Elsa Dealing with Depression.docx

This is especially true where elsa is treated like an

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to feel ashamed of their condition. This is especially true where Elsa is treated like an outcast for displaying her powers. So much that she feels the need to run away. She is taught to conceal. Not everyone who has a mental illness will have been taught this, but many can surely relate to the way in which Elsa’s family forces her to bury her feelings. Elsa’s parents do not offer support or guidance, instead she is taught to conceal everything, to bury her emotions, and is actually given gloves to help suppress her powers. “ Don’t let them in, don’t let them see, be the good girl you always have to be! Conceal, don’t feel, don’t let them know” (Lopez, K & R, 2013). It is only when Elsa is away from her family and all those that surround her that she is able to express herself and let go of the chains that have bound her for many desperate years. Elsa’s gloves are “masking the problem.” Her gloves are a symbol for her dependence on antidepressants. She has been wearing gloves since she was a small child, primarily as a means of stopping the ice powers she has from affecting anyone else. Her parents use the phrase “Conceal, don’t feel,” like trying to prevent suicide by chanting “Fun, not gun.” With her being locked up in the palace forever, her gloves/antidepressants weren’t paired with anything useful, like positive social interaction. Prolonging treatment with antidepressants is bad, and Elsa lines right up with every ill effect of extended use. She has been using gloves since she was a small child, and now as a young woman she can’t function without them. Another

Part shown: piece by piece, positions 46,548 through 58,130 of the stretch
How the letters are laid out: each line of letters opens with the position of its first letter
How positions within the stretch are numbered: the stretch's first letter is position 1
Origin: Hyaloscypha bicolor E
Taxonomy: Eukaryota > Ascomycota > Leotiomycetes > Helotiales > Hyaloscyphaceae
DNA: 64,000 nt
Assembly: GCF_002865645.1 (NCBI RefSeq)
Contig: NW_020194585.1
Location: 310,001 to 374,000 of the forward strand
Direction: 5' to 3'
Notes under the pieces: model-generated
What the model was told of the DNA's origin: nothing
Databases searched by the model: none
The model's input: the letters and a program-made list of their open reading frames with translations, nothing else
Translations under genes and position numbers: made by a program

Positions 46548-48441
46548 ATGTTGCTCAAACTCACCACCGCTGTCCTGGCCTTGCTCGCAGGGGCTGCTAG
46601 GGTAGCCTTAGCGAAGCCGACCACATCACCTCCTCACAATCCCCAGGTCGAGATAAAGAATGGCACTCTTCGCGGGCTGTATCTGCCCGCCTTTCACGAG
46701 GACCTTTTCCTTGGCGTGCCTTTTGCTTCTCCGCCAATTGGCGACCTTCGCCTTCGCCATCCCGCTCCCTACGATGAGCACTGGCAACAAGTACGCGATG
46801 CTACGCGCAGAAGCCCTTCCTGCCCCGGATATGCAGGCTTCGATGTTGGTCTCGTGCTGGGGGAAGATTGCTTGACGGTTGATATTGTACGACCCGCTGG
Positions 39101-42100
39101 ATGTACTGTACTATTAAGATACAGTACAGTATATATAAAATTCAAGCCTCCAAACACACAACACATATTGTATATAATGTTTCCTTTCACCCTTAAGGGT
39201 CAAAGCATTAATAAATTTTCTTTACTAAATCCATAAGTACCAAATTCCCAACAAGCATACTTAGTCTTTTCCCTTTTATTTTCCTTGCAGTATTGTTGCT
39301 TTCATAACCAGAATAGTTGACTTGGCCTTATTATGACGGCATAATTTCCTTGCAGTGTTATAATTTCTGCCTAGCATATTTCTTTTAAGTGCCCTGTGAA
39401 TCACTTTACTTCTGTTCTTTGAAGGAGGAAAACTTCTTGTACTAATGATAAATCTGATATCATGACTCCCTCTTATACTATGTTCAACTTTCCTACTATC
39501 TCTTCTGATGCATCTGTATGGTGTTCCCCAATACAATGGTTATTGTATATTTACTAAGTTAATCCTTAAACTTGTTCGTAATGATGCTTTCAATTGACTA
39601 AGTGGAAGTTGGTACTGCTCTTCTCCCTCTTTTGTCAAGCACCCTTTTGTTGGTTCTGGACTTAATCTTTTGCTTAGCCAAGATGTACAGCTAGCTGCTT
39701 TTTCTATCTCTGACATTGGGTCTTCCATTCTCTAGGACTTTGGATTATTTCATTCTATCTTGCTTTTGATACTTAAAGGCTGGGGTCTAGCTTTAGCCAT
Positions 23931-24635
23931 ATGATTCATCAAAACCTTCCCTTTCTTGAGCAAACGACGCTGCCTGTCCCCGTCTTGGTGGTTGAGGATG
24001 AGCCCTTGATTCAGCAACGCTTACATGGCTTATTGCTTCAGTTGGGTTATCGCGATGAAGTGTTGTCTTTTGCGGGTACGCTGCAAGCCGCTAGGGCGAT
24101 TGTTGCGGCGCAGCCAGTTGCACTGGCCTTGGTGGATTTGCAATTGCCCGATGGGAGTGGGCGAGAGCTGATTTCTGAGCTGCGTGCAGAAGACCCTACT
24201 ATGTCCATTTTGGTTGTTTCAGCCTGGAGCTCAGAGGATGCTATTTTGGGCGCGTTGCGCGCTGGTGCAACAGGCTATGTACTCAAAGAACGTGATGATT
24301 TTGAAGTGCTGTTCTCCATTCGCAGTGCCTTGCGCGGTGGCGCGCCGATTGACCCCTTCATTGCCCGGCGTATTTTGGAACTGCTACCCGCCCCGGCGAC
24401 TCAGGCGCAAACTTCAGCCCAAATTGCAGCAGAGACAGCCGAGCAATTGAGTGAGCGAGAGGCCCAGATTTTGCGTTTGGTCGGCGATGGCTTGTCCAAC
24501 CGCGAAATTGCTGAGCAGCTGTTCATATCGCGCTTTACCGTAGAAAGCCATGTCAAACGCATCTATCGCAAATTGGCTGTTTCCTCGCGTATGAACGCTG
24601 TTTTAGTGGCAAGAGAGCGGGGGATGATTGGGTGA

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ELSA DEALING WITH DEPRESSION 6 symbolism is the prolonged use of antidepressants can cause “involuntary tics,” such as the one’s Elsa experienced when she shot ice everywhere at her coronation. Elsa doesn’t know how to get better. One of the first major problems with someone who has depression is that they can’t explain what’s going on to anybody, and for Elsa, that begins as a child. She believes she can never let Anna know the truth about why she stays locked up. Despite Anna’s best attempts to get her sister out, what Anna didn’t know was that she was really doing about the best thing for someone who has depression, and that’s simply being there and being patient. She experiences an emotional breakdown. The minute Elsa realizes she is capable of freeing her emotions, she becomes stronger and more powerful than ever before. The dramatic nature of Elsa’s emotions results in a terrifying loss of control when she sees her sister again.
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  • Spring '14
  • AbbigailL.McKinney
  • Schizophrenia, Major depressive disorder, dysthymia, Princess Elsa

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